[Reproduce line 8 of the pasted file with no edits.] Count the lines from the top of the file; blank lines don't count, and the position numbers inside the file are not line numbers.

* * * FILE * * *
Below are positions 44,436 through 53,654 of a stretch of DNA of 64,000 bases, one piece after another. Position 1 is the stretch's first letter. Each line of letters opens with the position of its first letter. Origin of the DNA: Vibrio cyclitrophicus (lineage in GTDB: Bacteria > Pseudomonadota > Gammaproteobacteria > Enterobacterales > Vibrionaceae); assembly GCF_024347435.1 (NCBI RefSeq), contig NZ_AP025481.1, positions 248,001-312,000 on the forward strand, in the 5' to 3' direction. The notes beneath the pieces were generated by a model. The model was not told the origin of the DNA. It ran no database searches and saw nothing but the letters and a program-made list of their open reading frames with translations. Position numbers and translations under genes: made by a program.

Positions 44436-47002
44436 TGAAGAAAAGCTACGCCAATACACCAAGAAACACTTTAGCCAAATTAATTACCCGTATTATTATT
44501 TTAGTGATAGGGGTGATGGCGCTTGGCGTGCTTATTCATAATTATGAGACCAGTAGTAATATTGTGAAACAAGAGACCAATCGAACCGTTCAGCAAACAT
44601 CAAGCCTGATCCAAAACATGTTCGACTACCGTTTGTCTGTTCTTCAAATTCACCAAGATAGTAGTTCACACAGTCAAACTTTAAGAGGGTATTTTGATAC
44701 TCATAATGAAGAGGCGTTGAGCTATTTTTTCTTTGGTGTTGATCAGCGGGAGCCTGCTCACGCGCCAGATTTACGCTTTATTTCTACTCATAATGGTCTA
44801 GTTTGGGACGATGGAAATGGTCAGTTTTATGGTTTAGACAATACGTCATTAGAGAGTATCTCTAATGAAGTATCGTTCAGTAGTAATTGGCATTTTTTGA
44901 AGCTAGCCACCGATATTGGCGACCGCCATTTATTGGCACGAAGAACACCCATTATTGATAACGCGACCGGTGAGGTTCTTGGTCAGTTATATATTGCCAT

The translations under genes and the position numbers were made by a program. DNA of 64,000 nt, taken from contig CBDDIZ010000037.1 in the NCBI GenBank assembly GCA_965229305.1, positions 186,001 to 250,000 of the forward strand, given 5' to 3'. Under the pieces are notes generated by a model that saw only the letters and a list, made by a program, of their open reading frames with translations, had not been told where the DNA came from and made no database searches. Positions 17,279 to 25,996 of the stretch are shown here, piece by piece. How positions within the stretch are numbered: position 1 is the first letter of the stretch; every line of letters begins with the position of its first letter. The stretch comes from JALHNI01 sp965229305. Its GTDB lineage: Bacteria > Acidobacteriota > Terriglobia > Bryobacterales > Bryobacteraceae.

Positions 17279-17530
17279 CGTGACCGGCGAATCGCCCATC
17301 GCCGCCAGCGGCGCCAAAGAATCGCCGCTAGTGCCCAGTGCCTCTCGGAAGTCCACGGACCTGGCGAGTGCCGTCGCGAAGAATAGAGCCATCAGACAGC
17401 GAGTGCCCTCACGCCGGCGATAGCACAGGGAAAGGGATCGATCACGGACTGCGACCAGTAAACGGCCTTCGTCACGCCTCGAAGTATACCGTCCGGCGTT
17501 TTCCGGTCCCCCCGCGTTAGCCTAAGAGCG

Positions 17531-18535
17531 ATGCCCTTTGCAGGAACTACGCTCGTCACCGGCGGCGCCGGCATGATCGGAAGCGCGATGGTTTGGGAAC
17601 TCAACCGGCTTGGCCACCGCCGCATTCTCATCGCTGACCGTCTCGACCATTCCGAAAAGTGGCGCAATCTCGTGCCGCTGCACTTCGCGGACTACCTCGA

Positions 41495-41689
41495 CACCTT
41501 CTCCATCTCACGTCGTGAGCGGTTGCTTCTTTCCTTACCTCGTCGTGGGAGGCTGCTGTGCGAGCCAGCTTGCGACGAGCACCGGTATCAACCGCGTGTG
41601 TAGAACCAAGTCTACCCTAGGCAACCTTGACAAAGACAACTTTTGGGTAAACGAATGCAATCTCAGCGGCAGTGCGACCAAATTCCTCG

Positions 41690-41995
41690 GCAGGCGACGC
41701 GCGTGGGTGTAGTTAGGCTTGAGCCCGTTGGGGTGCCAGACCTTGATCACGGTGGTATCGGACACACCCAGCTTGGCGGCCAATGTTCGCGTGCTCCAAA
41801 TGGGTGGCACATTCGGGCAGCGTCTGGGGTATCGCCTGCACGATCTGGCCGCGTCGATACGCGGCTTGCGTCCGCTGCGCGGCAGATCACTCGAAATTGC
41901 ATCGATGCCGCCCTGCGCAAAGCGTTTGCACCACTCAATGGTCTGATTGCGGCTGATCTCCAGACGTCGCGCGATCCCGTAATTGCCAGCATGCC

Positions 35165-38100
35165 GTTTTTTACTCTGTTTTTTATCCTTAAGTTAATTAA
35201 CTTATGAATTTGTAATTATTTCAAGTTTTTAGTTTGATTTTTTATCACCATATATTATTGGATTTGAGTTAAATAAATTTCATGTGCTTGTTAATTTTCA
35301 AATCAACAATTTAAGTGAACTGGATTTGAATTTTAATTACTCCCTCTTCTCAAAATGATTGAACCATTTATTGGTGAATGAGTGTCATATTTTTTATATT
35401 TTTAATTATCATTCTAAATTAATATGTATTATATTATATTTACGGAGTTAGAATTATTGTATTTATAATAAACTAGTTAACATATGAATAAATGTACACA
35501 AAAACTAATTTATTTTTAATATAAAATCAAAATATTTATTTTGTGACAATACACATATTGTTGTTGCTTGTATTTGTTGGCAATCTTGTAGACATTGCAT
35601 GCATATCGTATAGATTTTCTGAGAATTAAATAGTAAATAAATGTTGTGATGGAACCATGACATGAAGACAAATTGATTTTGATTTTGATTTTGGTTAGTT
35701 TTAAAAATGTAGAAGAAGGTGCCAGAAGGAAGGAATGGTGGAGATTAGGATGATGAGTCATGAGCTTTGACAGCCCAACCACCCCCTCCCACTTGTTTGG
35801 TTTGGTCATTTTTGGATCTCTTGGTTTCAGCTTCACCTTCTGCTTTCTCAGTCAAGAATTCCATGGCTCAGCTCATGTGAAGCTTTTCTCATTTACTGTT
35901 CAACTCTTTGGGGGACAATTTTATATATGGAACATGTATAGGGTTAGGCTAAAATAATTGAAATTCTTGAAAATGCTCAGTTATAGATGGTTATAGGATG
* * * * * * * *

44901 AGCTAGCCACCGATATTGGCGACCGCCATTTATTGGCACGAAGAACACCCATTATTGATAACGCGACCGGTGAGGTTCTTGGTCAGTTATATATTGCCAT